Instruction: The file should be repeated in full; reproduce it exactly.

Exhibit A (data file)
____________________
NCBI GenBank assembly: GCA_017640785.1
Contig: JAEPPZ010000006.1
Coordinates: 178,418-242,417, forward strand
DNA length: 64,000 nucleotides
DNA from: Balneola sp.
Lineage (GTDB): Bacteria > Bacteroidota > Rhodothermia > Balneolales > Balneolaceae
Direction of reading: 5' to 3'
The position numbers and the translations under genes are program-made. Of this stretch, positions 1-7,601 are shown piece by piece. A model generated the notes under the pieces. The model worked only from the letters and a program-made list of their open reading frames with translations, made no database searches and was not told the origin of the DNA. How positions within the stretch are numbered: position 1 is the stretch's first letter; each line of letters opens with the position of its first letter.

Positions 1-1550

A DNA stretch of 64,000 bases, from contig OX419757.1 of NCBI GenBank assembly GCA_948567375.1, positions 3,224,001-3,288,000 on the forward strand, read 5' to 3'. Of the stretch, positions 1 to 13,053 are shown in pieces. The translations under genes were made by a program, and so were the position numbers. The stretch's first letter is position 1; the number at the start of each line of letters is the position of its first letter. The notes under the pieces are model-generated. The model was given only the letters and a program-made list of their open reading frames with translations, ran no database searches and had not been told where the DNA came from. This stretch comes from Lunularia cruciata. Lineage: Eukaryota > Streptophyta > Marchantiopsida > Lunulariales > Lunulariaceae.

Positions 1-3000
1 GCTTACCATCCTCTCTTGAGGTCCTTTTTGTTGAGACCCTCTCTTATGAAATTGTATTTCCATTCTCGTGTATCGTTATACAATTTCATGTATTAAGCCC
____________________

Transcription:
NCBI GenBank assembly: GCA_017640785.1
Contig: JAEPPZ010000006.1
Coordinates: 178,418-242,417, forward strand
DNA length: 64,000 nucleotides
DNA from: Balneola sp.
Lineage (GTDB): Bacteria > Bacteroidota > Rhodothermia > Balneolales > Balneolaceae
Direction of reading: 5' to 3'
The position numbers and the translations under genes are program-made. Of this stretch, positions 1-7,601 are shown piece by piece. A model generated the notes under the pieces. The model worked only from the letters and a program-made list of their open reading frames with translations, made no database searches and was not told the origin of the DNA. How positions within the stretch are numbered: position 1 is the stretch's first letter; each line of letters opens with the position of its first letter.

Positions 1-1550

A DNA stretch of 64,000 bases, from contig OX419757.1 of NCBI GenBank assembly GCA_948567375.1, positions 3,224,001-3,288,000 on the forward strand, read 5' to 3'. Of the stretch, positions 1 to 13,053 are shown in pieces. The translations under genes were made by a program, and so were the position numbers. The stretch's first letter is position 1; the number at the start of each line of letters is the position of its first letter. The notes under the pieces are model-generated. The model was given only the letters and a program-made list of their open reading frames with translations, ran no database searches and had not been told where the DNA came from. This stretch comes from Lunularia cruciata. Lineage: Eukaryota > Streptophyta > Marchantiopsida > Lunulariales > Lunulariaceae.

Positions 1-3000
1 GCTTACCATCCTCTCTTGAGGTCCTTTTTGTTGAGACCCTCTCTTATGAAATTGTATTTCCATTCTCGTGTATCGTTATACAATTTCATGTATTAAGCCC